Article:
Hilmar Buchta

SQL Server 2005

Microsoft MDX offers a huge set of mathematical function, which can be further enhanced by using Excel-functions. Excel-functions may be called as Excel!functionname but the performance for this approach is not really good. Besides that, not all of your every-day functions are available through MDX. Before using Excel-functions or writing your own SSAS stored procedures it’s worth taking a look at the built-in capabilities of MDX.

In this post we’re talking about the calulcation of quantiles. Quantiles are used e.g. for computing risk measures like the so called Value-At-Risk (VaR). The Value-At-Risk is usually a 1% or 5% quantile of the P&L distribution over a set of scenarios (typically created by a monte carlo simulation).

In the following MDX-sample we calculate a simple quantile over a set of days (listed in a dimension "Date"). In order to compute the p% quantile of a set of n values we first have to sort the values and take the element at position (n-1)*p%+1. Usually we will not end up with an integer here but we don’t want to complicate things here too much.

So let’s try this code in the Adventure Works cube script:

CREATE MEMBER CURRENTCUBE.[MEASURES].[Quantil5Prc] AS
max(bottomcount([Date].[Date].[Date],
int((Count([Date].[Date].[Date])-1)*0.05)+1,
[Measures].[Gross Profit]),[Measures].[Gross Profit]),
NON_EMPTY_BEHAVIOR = { [Measures].[Sales Amount], [Measures].[Total Product Cost] },
VISIBLE = 1 ;

We use a bottomcount here to get the smallest p% elements. By using the max-function we can easily get the biggest of those values (which is actually the last if we had sorted the complete set). The expression int(Count([Date].[Date].[Date]) gives the count of days in our date dimension. Be aware that if you have the unknown member enabled for the dimension this element is also counted so you should disable the unknown member or reduce the count by 2 instead of 1.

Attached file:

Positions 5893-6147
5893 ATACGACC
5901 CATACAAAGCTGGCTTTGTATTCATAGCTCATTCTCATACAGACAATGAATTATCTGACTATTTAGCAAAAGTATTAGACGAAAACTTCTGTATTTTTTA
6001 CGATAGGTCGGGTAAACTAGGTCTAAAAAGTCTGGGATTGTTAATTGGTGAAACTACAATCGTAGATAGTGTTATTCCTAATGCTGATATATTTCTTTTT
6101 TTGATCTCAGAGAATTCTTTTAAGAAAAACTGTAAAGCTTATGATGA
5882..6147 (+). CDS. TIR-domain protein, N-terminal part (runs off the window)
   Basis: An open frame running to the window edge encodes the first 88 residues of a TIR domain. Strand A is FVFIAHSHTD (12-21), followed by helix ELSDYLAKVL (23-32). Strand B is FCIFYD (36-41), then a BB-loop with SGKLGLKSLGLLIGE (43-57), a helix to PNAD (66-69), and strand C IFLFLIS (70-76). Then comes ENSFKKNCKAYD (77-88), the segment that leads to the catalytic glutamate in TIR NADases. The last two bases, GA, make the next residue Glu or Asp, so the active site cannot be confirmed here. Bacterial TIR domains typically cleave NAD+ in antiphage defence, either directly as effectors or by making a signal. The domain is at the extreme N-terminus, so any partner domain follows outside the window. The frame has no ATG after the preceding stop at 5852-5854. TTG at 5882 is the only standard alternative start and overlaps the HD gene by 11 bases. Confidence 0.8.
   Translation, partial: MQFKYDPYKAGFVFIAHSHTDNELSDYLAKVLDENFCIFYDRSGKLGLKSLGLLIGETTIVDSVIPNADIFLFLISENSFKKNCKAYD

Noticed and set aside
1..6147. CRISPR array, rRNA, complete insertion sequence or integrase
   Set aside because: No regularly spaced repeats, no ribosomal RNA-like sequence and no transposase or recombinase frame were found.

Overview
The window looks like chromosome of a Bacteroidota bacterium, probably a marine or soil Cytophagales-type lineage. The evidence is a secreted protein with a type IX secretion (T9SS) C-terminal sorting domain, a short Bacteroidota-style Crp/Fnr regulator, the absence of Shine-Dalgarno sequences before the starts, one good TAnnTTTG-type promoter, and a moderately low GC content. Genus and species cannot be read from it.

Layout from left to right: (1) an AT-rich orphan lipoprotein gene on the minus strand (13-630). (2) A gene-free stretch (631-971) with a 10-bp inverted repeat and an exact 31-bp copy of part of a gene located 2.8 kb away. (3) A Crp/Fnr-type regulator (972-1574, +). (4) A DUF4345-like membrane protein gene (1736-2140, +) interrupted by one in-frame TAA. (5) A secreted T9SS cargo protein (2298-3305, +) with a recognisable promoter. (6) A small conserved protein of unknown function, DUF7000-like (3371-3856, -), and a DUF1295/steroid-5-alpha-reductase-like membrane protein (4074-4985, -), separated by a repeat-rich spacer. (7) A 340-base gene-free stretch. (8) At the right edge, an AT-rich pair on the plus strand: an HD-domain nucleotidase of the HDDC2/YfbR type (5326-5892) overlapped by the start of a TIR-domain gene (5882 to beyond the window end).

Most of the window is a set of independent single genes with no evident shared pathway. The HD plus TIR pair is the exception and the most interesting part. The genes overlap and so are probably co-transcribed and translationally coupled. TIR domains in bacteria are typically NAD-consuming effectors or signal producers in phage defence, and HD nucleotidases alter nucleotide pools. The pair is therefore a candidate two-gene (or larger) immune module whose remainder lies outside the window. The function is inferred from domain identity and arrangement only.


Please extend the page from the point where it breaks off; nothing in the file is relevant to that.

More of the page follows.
For Adventure Works I found 1158 days in the Date dimension. Calculating the quantile for single elements or sets of elements executes pretty fast. Of course, query performance depends on the value of p%. For calculating a 90% quantile with the above formula the same query takes longer than a 5% quantile. So it’s better to provide a low p% and switch to topcount instead of sorting too many rows.

The simple test query I used looked like this:

select {[MEASURES].[Quantil5Prc]} on 0
from [Adventure Works]

The query results in the value of 986.6533$ meaning that only in 5% of all days we have a gross profit below this value. Of course, you could put [Product].[Category].[Category] for example on the rows to get a more detailed result.

For further enhancements think of putting the p% value in a separate dimension with given numbers and a reasonable default member. Then you could easily switch the percentage of the quantile or compare different quantiles in one pivot table.